The Importance of Memorials (in 4 R’s)

Surrounded by pitch black, darkness and a bone chilling cold we somberly walked down the dimly lit pathway toward the black, granite wall where his name was inscribed. Shining eerily in the darkness were glow sticks dotting the walkway and carried by attendees. The respectful silence was pierced only by the amplified booming of full names, slowly being read aloud into the night air. We would take our place on the stage, to read aloud the honored names that preceeded and followed that of Lt. John H. Carson. Over the next 60 plus hours, 57,939 names would be lifted from The Wall and sent via sound waves into the memories of those there and the cosmos itself.

This was the 10 Year Anniversary celebration of the Vietnam Memorial in 1992, and it was the first of dozens of visits that I have taken to the Wall on the Mall in Washington D.C.

Vietnam Memorial, Washington DC

Memorials are an important part of every culture. Memorials help us to remember the sacrifice of brave soldiers, the valuable contributions of an important public figure, the life well lived of a great leader or unforgotten hero. Statues, momuments and memorials challenge us to remember the value of a person or event.

Memorial – from the Latin word, “memos” means “mindful”, and that is the task of a memorial, to present us with being mindful of the past and the costs that have brought us to this point.

Lincoln Memorial

Scripture is strong in it’s references to memorials, remembrances, and ancient landmarks. We are challenged to make certain days a memorial, remember certain people’s actions as a memorial, wear certain priestly accessories as a memorial, build a pile of rocks as a memorial, give money as a memorial, eat bread and drink wine as a memorial and to not remove ancient landmarks because they are to be a memorial for all generations.

Memorials serve an important role in our lives and in culture, and we would do well to pay attention to them in these 4 ways – these are my 4 R’s.

RESPECT – every memorial, no matter it’s origin or intention, should be respected. It is there to commemorate something honored and sacred by someone. Whether or not I understand, or even agree with it or the reason, it is incumbent upon me to be respectful around it, to it and to those who are paying or who have paid their respects to it.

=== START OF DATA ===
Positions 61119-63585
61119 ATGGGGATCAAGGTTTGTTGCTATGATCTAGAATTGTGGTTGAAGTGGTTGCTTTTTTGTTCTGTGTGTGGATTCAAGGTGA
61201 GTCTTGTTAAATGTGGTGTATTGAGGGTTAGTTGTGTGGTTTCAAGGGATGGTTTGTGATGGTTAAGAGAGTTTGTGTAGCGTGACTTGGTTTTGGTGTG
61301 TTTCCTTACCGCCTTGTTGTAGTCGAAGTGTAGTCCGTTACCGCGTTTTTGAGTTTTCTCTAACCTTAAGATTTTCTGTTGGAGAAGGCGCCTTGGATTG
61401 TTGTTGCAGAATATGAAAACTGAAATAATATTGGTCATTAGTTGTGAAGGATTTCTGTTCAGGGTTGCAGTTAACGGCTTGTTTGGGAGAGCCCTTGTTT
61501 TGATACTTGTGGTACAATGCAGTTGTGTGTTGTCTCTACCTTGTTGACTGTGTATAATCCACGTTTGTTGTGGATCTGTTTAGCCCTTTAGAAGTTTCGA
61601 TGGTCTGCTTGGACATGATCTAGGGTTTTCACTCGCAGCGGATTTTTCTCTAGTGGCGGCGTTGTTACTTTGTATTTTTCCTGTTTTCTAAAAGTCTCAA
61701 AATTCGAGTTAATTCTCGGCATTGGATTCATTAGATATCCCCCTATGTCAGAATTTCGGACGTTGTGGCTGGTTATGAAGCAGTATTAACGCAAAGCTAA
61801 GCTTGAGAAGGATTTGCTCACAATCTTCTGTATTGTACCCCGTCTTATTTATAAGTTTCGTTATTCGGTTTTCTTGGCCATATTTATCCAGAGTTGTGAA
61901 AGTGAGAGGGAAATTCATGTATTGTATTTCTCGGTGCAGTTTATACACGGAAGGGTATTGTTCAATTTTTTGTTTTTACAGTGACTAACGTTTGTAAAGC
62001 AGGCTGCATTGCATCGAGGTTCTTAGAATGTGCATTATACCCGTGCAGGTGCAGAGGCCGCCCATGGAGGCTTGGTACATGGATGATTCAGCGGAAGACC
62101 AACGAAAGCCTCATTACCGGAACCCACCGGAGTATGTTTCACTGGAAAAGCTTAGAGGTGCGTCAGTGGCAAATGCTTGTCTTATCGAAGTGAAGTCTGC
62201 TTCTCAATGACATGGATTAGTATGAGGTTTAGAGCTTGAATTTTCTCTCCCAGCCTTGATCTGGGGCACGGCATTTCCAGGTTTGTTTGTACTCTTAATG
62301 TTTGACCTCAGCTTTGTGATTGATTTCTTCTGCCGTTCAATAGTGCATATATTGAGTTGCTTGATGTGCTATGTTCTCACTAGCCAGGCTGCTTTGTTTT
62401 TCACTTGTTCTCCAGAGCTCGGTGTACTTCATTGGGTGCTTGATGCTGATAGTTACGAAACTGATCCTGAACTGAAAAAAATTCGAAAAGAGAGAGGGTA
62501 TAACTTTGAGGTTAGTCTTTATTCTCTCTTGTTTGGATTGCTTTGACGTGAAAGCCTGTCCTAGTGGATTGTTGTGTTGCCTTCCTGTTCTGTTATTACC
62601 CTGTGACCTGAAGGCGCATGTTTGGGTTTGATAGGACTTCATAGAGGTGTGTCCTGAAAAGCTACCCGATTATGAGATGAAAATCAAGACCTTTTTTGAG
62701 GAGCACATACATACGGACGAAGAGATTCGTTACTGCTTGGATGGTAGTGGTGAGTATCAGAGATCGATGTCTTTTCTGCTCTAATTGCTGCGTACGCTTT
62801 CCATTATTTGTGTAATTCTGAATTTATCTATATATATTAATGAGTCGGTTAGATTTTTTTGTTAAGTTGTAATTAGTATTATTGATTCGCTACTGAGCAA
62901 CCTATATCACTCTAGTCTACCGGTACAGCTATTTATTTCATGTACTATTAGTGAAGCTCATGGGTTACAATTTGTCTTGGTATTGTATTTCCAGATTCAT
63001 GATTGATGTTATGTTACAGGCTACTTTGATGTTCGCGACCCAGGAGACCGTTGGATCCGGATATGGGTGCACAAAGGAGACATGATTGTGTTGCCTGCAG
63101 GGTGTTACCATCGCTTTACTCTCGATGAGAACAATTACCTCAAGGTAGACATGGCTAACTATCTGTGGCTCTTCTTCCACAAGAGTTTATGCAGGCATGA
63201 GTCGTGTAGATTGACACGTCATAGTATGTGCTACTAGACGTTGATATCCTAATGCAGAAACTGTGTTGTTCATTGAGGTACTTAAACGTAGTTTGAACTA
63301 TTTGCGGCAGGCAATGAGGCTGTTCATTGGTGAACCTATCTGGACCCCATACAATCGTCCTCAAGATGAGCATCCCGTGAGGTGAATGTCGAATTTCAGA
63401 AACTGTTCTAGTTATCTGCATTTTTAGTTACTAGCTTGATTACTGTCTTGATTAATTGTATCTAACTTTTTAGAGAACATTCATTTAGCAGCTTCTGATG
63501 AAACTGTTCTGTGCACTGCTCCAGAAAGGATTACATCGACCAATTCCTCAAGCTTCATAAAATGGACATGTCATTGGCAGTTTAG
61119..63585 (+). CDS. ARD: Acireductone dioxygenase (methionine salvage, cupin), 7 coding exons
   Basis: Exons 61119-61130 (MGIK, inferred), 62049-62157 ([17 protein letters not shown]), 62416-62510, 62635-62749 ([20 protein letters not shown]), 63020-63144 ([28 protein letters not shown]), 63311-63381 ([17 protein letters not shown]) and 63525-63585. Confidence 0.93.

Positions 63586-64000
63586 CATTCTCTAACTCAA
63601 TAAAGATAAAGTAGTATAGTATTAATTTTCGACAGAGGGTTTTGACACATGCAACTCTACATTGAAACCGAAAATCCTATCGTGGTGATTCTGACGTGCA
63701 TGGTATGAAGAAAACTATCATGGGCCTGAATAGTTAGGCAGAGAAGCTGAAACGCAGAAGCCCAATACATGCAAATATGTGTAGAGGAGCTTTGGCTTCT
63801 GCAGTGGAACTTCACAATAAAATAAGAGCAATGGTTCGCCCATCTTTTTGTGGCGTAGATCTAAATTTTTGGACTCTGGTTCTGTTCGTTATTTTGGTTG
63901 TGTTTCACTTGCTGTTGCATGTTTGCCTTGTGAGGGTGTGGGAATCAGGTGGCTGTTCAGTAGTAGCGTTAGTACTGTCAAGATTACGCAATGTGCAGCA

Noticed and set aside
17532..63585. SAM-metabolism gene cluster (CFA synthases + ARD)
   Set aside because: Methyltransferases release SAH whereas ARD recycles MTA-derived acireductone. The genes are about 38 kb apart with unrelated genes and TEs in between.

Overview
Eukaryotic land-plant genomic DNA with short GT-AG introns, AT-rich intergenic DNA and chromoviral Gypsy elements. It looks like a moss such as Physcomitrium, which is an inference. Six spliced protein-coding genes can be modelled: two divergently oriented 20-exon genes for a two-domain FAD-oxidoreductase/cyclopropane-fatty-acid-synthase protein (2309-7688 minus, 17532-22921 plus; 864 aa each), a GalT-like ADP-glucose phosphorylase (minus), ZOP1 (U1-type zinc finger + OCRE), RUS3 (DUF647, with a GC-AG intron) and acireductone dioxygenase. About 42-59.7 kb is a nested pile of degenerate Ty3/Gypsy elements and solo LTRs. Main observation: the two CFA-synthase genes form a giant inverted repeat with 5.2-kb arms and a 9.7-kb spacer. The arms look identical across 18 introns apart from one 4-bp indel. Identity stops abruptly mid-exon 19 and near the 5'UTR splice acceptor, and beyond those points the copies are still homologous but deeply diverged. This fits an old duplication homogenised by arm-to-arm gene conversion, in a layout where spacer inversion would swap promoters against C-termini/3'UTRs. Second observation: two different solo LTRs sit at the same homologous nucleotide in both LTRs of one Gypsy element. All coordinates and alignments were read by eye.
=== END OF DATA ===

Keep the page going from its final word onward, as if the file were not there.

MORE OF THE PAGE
President JFK’s Memorial Flame & Tomb, Arlington Cemetery, VA

REMEMBER – Each memorial is set to remind us of someone or something. Stop and remember it. If you don’t know about it or the person, look it up, read up, understand why it is there. Remembering is vital for the success of any society. Remembering does no real harm to us but it does honor the one or event that it represents. In the event there is “harm” by remembering, let it lead you to the next R.

REFLECT – A reflection is light that bounces off of an object. When we choose to reflect at memorials, light will shine and bounce back on us. This light may cause “harm”, sadness, maybe even anger, but let the light shine on you, your memories, feelings, emotions and allow that light to make YOU a stronger, wiser and more understanding person. Allow your reflection to make a difference, even if only in you. Reflection is intended make us better, and our society stronger, then we can reevaluate, make changes and move on to R number 4.

RENEW – Everything that happens does so for a reason and that reason will generally benefit us in the long term. When we honor a memorial and allow ourselves to reflect, we cannot help but renew our commitment to the passion stirred by that memorial. Memorials galvanize our renewed drive toward an honorable and valiant cause. We are stirred, we are renewed by the statememts that memorials make. Our spirit is renewed because of memorials.

Headstone from a Revolutionary War soldier, New York

There are ancient landmarks, memorials and statues that are meant to stand for and through generations. It is the duty of every member of society to respect, remember, reflect and renew themselves in the honoring of these landmarks.

WWII Memorial, The Mall, Washington DC

Whether it be a makeshift memorial at a grocery store in Buffalo, a flower in a granite reflecting pool in New York City, or the overwhelming awe that comes from standing at the foot of The Great Pyramid, memorials are a very important part of every culture.

Twin Towers Memorial, NYC

May we be ones who give honor to whom honor is due and lead the way by example for so many others who don’t care, don’t know any better or fail to see the importance of memorials.

Cheers to you,

Debbie

Jefferson Memorial, Wahington DC

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